Navigation Links
British butterfly is evolving to respond to climate change
Date:11/30/2011

As global temperatures rise and climatic zones move polewards, species will need to find different environments to prevent extinction. New research, published today in the journal Molecular Ecology, has revealed that climate change is causing certain species to move and adapt to a range of new habitats.

The study, led by academics at the Universities of Bristol and Sheffield, aimed to understand the role of evolution in helping a species to successfully track ongoing climate change.

With climate warming many species are moving further north in the UK, however, this may mean crossing a landscape with increasingly less of their preferred habitat. Evolutionary change in the ability to use geographically widespread habitats or increased ability to move longer distances can help species to track the warming climate and move northwards.

The Brown Argus butterfly is successfully expanding its distribution northwards in the UK and uses a range of distinct habitats. Using genetic techniques to detect evolutionary change, the researchers were able to show that the colonisation of new sites further north by the Brown Argus has involved significant adaptation during or following colonisation.

Furthermore, the results suggest that populations of the Brown Argus are adapted to different habitats and that pre-existing variation in habitat preference between populations has been important in allowing the colonisation of new habitats.

James Buckley, one of the researchers from the University's School of Biological Sciences, said: "To our knowledge, this is one of the first studies to identify genetic evidence for evolutionary change associated with range shifts driven by recent climate change."

The Natural Environment Research Council (NERC)-funded study found that evolutionary change is likely to affect the success of species' responses to climate change and that maximising genetic variation in ecological traits (such as habitat preference) across species' distributions should help species to move northwards and track the changing climate across a fragmented landscape.

James added: "These findings are important as understanding the likelihood and speed of such adaptive change is important in determining the rate of species extinction with ongoing climate change."


'/>"/>

Contact: Caroline Clancy
caroline.clancy@bristol.ac.uk
44-117-928-8086
University of Bristol
Source:Eurekalert

Related biology news :

1. British study may improve glaucoma assessment and treatment
2. The Royal Entomological Society Book of British Insects
3. Professor Cyrus Cooper awarded the Heberden Medal of the British Society for Rheumatology
4. Distribution of British soil bacteria mapped for the first time
5. Solar power systems could lighten the load for British soldiers
6. Roots of the British come under new scrutiny
7. British Indian children have better mental health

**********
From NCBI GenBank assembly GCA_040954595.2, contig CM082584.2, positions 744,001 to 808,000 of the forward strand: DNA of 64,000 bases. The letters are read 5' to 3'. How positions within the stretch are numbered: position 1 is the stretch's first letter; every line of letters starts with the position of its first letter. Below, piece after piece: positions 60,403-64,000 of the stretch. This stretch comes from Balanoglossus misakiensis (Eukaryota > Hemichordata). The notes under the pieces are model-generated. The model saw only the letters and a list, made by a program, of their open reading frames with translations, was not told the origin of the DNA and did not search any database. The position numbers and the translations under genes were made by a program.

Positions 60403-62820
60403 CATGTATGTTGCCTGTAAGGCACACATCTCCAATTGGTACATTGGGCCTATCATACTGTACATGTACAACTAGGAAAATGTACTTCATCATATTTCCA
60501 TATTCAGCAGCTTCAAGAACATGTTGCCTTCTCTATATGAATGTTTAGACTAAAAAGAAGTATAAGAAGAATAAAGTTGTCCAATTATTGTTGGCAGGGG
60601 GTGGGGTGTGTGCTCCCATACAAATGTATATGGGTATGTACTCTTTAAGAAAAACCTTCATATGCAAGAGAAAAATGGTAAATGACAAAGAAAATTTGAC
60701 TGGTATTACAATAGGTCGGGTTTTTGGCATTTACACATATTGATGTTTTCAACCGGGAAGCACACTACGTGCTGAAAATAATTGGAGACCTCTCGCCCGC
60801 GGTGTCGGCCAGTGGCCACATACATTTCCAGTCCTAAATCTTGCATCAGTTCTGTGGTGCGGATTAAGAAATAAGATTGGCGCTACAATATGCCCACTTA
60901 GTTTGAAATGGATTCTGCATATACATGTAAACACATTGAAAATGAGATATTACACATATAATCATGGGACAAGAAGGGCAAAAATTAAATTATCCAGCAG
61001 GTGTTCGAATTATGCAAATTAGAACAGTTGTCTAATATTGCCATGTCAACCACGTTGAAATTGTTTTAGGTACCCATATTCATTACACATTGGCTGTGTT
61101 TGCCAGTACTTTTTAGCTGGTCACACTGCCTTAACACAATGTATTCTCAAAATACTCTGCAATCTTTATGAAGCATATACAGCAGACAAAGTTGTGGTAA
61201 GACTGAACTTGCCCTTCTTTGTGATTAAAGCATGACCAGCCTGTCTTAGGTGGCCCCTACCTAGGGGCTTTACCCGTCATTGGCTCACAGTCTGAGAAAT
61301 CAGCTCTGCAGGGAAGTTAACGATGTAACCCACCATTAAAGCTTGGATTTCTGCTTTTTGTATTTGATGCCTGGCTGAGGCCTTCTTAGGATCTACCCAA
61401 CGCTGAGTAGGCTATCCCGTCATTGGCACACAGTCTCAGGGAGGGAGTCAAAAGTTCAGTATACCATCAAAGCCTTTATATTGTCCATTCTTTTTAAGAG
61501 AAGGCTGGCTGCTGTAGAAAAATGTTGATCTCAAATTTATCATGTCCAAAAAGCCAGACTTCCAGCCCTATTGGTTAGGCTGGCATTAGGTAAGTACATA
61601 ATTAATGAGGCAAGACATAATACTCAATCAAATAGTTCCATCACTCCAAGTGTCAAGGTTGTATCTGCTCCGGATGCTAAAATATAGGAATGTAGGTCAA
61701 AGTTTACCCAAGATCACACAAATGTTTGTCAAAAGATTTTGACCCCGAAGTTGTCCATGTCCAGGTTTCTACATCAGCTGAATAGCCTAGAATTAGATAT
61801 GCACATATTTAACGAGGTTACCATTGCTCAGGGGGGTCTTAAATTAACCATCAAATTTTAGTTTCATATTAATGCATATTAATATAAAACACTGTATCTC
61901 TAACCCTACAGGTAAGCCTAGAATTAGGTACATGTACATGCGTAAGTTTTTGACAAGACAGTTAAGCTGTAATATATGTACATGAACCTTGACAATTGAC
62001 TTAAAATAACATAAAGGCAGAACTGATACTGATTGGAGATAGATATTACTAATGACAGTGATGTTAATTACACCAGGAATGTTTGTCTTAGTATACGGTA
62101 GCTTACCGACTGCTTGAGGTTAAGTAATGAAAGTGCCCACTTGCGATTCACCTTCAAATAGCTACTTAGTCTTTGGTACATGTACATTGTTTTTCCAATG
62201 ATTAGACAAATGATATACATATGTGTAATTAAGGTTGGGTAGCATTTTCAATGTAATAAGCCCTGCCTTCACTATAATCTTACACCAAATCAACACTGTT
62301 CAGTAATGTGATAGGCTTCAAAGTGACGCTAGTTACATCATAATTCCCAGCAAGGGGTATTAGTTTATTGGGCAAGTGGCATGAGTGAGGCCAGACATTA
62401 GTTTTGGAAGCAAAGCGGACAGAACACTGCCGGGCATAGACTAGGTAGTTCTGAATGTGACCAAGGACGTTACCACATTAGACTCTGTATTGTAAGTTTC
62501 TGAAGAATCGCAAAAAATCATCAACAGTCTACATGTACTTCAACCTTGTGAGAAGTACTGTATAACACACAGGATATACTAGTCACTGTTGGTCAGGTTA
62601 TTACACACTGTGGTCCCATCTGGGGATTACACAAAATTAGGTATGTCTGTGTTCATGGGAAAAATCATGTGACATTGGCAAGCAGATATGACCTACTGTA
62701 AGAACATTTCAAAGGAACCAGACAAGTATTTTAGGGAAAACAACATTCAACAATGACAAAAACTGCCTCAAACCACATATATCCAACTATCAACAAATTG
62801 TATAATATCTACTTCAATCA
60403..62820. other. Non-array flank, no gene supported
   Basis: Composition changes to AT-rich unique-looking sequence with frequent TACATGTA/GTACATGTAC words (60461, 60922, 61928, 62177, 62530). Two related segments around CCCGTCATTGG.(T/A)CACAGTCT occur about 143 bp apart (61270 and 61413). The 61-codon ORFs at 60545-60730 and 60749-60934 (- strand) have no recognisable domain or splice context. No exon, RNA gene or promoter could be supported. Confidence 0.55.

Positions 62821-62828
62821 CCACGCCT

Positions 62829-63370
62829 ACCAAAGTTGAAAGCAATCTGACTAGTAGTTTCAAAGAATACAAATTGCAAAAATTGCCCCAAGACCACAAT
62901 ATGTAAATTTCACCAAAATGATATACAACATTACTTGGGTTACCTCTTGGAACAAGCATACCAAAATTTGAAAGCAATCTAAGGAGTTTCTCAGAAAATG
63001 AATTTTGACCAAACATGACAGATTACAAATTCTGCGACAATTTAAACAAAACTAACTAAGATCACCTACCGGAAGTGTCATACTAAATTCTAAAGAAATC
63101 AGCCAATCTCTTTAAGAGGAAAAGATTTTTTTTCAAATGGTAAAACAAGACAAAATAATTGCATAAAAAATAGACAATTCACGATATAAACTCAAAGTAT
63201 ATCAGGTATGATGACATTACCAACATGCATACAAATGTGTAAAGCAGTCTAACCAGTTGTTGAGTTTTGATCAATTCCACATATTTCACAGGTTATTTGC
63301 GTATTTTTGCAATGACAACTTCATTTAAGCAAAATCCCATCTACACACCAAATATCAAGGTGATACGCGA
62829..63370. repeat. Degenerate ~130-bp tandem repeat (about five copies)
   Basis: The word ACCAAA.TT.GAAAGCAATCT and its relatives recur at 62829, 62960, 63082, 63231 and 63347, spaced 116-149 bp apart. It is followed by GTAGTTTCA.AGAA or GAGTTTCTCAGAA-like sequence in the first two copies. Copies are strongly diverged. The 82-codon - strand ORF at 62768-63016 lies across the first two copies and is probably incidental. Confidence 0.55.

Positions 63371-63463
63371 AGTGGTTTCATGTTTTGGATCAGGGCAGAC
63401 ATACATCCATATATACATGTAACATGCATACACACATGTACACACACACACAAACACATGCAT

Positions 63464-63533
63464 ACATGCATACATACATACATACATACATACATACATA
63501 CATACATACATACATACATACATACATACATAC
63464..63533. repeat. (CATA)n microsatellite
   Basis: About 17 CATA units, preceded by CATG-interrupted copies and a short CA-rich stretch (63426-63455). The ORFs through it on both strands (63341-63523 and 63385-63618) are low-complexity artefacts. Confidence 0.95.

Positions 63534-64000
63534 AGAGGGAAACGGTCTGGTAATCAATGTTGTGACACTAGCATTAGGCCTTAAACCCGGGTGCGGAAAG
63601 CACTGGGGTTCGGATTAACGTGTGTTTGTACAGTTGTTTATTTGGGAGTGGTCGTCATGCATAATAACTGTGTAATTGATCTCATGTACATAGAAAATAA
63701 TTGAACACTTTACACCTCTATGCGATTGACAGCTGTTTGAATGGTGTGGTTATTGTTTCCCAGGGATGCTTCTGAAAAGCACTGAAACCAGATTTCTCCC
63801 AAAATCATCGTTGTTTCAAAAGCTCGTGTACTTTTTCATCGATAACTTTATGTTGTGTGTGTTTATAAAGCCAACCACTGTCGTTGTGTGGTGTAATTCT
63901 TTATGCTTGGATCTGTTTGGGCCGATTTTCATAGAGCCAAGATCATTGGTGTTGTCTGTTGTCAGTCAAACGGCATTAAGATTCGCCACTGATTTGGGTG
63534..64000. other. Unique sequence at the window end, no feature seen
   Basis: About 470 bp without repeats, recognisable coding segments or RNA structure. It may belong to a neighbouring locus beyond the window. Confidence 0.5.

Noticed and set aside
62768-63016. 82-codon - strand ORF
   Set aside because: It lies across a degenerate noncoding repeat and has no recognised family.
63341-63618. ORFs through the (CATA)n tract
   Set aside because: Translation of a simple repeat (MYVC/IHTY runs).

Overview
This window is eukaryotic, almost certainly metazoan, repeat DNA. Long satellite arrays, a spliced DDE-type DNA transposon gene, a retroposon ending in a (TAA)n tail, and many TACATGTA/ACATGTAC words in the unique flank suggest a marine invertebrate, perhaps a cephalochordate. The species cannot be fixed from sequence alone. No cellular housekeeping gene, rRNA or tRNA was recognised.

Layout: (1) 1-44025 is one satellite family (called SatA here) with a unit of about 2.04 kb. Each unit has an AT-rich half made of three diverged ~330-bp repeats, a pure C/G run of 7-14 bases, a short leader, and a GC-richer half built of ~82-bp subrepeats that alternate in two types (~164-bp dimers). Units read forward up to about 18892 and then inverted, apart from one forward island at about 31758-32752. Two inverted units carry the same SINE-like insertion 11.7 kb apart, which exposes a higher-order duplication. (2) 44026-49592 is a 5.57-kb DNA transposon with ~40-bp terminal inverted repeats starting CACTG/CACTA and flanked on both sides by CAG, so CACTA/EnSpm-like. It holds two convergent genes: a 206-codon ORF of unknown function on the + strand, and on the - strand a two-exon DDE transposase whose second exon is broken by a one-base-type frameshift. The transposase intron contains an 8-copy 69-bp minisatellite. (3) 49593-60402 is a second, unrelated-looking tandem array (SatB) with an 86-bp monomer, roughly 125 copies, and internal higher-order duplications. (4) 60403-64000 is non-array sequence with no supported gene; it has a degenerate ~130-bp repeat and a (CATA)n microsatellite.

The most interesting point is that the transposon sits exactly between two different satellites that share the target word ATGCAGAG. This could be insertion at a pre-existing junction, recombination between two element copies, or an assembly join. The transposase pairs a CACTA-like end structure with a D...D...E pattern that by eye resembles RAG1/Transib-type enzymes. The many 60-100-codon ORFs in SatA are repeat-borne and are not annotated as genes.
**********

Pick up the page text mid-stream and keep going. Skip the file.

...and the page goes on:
8. British scientific expedition discovers worlds deepest known undersea volcanic vents
9. Advances in cancer detection research by Virginia Tech engineer featured in British magazine
10. Springer signs agreement with British Society of Research on Ageing
11. British journal publishes inorganic chemistry research of NJIT professor
Post Your Comments:
*Name:
*Comment:
*Email:
(Date:5/12/2016)... WearablesResearch.com , a brand of Troubadour Research & ... Q1 wave of its quarterly wearables survey. A particular ... a program where they would receive discounts for sharing ... "We were surprised to see that so many ... CEO of Troubadour Research, "primarily because there are segments ...
(Date:4/28/2016)... BANGALORE, India , April 28, 2016 ... subsidiary of Infosys (NYSE: INFY ), and Samsung ... global partnership that will provide end customers with a ... and payment services.      (Logo: http://photos.prnewswire.com/prnh/20130122/589162 ... for financial services, but it also plays a fundamental part ...
(Date:4/26/2016)... , April 27, 2016 ... the  "Global Multi-modal Biometrics Market 2016-2020"  report to ... ) , The analysts forecast the ... CAGR of 15.49% during the period 2016-2020.  ... number of sectors such as the healthcare, BFSI, ...
Breaking Biology News(10 mins):
(Date:6/27/2016)... June 27, 2016  Sequenom, Inc. (NASDAQ: ... healthier lives through the development of innovative products and ... the United States denied its petition ... claims of Sequenom,s U.S. Patent No. 6,258,540 (",540 Patent") ... established by the Supreme Court,s Mayo Collaborative Services v. ...
(Date:6/27/2016)... ... June 27, 2016 , ... Rolf K. Hoffmann, former senior ... the University of North Carolina Kenan-Flagler Business School effective June 27. ... Kenan-Flagler, with a focus on the school’s international efforts, leading classes and participating ...
(Date:6/24/2016)... , June 24, 2016 Epic ... sensitively detects cancers susceptible to PARP inhibitors by ... tumor cells (CTCs). The new test has already ... therapeutics in multiple cancer types. Over ... DNA damage response pathways, including PARP, ATM, ATR, ...
(Date:6/23/2016)... ... 23, 2016 , ... UAS LifeSciences, one of the leading ... UP4™ Probiotics, into Target stores nationwide. The company, which has been manufacturing high ... its list of well-respected retailers. This list includes such fine stores as Whole ...
Breaking Biology Technology: